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Land Warfare, an Introduction

Will Longstaff, Night attack by 13th Brigade on Villers-Bretonneux, 24-25 Apr 1918
Artwork by Will Longstaff, Night attack by 13th Brigade on Villers-Bretonneux, 24-25 Apr 1918


This publication has an express purpose. It is to provide soldiers with an understanding of their trade. Waging war is a complex and dangerous business, but it is also an essential one for the Australian state and people. The maxim that ‘if you want peace you must prepare for war’ remains as true as ever. The converse also remains true. If you want war, disarm. Australia needs soldiers who are physically and mentally prepared to do what is needed in times of danger, and to do it better than their adversary.

While this work’s primary audience is Australian Army soldiers, the sailors and aviators of the Royal Australian Navy and the Royal Australian Air Force will also find utility in its reading. War today is a joint enterprise and the distinctions between operations on land, at sea and in the air are not as important as they once were. Sailors and aviators aspiring to high command will also need to understand land operations, much as present-day soldiers need to be comfortable with directing operations against targets on the sea and in the air. The final intended audience is the civilian policymakers in the Department of Defence and the political staffs who serve their ministers. In a democracy, civilians need to understand war because ultimately it is their responsibility to oversee its waging. Moreover, in the present-day Australian Defence Force (ADF), those not in uniform are responsible for many of the decisions that provide the resources with which soldiers will fight and the facilities at which they will train. Meanwhile, other civilians play critical roles in interpreting the future strategic environment. If defence civilians are to make good decisions and provide sound advice they must firstly understand war, both its nature and character and how it adapts to the context of the age.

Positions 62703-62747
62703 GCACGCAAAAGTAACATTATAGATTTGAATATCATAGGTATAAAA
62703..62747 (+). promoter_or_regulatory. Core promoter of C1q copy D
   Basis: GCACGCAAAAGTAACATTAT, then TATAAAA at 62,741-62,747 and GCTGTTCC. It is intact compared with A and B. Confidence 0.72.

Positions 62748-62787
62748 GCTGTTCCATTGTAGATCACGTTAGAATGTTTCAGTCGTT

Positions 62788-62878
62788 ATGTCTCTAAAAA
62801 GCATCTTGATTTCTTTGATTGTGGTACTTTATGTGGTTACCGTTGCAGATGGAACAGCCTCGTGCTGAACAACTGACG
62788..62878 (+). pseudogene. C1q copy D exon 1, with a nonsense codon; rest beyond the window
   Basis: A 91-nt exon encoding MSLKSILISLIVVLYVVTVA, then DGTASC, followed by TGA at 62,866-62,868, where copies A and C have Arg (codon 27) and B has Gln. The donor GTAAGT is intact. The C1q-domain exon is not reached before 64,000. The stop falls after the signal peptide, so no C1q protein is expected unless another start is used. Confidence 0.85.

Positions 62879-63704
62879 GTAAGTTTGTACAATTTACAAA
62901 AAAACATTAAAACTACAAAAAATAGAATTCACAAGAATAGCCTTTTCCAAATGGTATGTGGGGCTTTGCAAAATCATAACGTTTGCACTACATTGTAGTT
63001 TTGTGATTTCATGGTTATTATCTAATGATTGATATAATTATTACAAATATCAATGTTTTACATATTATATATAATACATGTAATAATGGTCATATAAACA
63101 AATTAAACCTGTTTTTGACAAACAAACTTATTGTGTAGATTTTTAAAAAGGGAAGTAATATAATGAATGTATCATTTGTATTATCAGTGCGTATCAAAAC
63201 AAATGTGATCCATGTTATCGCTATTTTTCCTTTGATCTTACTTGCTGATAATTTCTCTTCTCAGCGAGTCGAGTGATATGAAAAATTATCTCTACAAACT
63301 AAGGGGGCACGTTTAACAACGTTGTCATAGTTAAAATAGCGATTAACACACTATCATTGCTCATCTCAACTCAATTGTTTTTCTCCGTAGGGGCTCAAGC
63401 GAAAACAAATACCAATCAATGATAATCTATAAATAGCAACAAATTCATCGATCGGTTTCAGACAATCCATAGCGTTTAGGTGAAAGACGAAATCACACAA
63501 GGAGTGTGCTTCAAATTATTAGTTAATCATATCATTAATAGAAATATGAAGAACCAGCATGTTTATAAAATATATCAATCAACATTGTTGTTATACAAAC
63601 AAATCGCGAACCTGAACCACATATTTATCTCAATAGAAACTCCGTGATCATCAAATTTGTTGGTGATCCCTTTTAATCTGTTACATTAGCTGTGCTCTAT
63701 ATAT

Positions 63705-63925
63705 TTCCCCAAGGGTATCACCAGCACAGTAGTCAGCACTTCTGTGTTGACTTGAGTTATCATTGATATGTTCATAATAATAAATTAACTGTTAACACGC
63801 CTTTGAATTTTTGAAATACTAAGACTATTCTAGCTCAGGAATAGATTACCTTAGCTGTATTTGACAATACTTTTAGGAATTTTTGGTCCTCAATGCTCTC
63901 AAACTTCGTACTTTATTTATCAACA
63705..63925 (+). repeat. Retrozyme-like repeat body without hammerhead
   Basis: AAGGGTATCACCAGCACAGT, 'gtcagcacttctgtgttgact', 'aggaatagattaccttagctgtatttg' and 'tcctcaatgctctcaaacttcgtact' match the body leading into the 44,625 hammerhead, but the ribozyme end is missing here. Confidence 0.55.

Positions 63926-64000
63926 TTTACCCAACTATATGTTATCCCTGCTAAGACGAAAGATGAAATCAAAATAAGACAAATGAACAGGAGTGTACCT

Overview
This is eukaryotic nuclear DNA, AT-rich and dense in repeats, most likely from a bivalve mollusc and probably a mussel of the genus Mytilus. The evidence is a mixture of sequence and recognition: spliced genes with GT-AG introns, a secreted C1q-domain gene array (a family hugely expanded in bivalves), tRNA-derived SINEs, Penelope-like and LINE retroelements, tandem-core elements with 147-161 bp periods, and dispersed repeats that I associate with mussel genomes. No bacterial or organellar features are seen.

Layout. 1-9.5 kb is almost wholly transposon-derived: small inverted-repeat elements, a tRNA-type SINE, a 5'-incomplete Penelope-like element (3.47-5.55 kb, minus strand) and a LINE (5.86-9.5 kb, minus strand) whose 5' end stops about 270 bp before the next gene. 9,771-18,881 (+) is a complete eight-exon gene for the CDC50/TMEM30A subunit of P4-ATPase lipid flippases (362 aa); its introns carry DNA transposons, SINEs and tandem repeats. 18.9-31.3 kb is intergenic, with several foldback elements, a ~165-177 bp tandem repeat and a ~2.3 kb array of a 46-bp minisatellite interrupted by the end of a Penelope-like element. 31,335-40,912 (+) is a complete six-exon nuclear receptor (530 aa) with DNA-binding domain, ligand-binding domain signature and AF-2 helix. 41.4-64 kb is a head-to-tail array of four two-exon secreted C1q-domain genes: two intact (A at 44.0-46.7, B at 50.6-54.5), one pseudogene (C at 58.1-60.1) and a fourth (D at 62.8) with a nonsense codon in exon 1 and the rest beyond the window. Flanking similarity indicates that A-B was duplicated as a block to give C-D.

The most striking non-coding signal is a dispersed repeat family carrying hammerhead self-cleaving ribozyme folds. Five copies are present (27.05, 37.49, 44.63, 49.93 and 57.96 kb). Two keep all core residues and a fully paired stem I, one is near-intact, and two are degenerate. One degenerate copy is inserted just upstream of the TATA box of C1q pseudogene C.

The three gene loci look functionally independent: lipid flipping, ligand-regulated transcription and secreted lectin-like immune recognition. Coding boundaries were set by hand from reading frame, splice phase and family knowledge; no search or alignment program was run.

As an introduction, this work should be seen as the starting point for an exploration of the nature and character of war. It is not meant to be the final say on land warfare, or war more generally. Rather, it is the author’s hope that it will find a place in the professional military education of the next generation of those wearing an Australian uniform, no matter the rank, trade or service. Commanders should find it an accessible assignment for unit discussions and the professional development of subordinates. The ADF may also use it as an aid for those starting their military careers, such as entrants to the Australian Defence Force Academy or the service schools. It is meant to be the starting point for a career-long journey of study and reflection. Finally, to foster ongoing study, the work includes a list of further reading as an appendix.

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